Facebook once again was the target of a hoax, this time prompting calls to the Mississippi Department of Wildlife and Fisheries and Parks (MDWFP). The hoax made callers concerned about the outbreak of a disease in the deer herd, says a report from USA Today.
The origin of the fake story
The fake news story is believed to have originated from a website prank link that allows users to create prank news links that are then posted to Facebook, the report said. This story made use of a picture of three white-tailed deer with the headline “2015 Mississippi Deer season Cancelled” and a statement that says “Deer Season in Mississippi cancelled due to…”
An outbreak of a hemorrhagic disease has been cited as the reason for the cancellation in a separate fake post. When a user clicks on such Facebook posts, they are redirected to the prank link and notified, “You Got Owned!”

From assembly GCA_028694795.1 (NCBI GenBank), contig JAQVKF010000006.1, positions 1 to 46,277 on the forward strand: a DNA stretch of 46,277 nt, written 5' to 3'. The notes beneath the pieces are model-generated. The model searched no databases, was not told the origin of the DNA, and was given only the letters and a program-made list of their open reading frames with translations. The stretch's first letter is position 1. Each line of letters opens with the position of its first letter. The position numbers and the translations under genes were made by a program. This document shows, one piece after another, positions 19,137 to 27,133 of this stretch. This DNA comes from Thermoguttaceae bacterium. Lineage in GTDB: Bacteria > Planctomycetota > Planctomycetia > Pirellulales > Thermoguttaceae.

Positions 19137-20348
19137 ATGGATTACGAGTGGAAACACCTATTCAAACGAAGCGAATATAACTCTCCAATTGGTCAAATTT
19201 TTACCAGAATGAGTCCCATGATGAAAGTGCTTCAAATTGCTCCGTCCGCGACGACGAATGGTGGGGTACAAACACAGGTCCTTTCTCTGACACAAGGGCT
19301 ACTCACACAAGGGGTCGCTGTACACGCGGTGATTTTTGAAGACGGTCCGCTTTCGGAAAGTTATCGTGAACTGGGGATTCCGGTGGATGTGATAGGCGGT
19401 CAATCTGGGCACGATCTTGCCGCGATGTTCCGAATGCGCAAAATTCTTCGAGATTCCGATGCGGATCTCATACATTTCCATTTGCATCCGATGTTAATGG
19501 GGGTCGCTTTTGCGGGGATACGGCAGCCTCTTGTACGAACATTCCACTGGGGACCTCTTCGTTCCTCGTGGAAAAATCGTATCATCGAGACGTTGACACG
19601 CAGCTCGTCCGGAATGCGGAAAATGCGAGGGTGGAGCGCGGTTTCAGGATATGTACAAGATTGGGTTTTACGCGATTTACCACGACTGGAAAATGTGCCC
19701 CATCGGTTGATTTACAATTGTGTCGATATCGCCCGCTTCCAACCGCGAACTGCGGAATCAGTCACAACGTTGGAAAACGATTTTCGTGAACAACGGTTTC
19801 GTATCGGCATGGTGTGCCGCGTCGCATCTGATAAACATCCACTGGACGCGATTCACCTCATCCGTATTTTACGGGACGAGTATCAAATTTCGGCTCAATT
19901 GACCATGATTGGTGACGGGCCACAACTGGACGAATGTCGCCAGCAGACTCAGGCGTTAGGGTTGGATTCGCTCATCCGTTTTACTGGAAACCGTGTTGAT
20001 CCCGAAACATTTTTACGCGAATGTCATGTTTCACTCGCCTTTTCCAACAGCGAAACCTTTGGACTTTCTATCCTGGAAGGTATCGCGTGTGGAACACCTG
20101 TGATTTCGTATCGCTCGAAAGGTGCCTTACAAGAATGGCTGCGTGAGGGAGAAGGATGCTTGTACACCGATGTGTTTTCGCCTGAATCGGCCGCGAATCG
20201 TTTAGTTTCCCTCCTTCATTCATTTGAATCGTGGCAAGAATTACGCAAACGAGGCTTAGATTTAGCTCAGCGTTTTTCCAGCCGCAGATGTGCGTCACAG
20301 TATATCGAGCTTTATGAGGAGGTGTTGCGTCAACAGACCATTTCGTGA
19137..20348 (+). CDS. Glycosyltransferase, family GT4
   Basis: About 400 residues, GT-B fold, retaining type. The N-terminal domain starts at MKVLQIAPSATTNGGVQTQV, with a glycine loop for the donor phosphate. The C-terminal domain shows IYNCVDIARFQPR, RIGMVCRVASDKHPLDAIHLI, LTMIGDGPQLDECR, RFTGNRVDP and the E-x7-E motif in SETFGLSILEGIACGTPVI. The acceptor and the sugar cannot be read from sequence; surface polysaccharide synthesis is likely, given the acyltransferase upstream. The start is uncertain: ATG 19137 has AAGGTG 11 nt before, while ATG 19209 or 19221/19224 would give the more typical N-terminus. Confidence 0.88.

The Facebook post appears to be an obvious prank, but a few hunters took it seriously and tried to verify the news with the MDWFP. They contacted the department to confirm whether the hemorrhagic disease was actually the cause, the report said. Wildlife Bureau assistant director at MDWFP Chris McDonald said, “Friday and Monday we did receive a lot of calls on that Facebook post. We have received some phone calls about an outbreak of hemorrhagic disease.”
Facebook post a prank
McDonald stated that the news about the widespread outbreak of hemorrhagic disease is false and also said that this year the number of reported cases of the hemorrhagic disease, also known as blue tongue, is lower than normal. Explaining the disease, McDonald said insects that bite the deer are responsible for the spread of the hemorrhagic disease.
Such a disease is more common during summer and fall, but since there has not been a lot of water this summer and insects are dependent on the availability of water for maturing, there have been fewer instances this year. The disease causes internal bleeding in deer, and therefore, it has been called hemorrhagic. The affected deer gets a high fever, and so it tends to go to water. The deer population in Mississippi is more greatly impacted by the hemorrhagic disease than other diseases. Despite that, the immune system of the herd has adapted to increase survival rates.
There has been no comment from Facebook on the matter.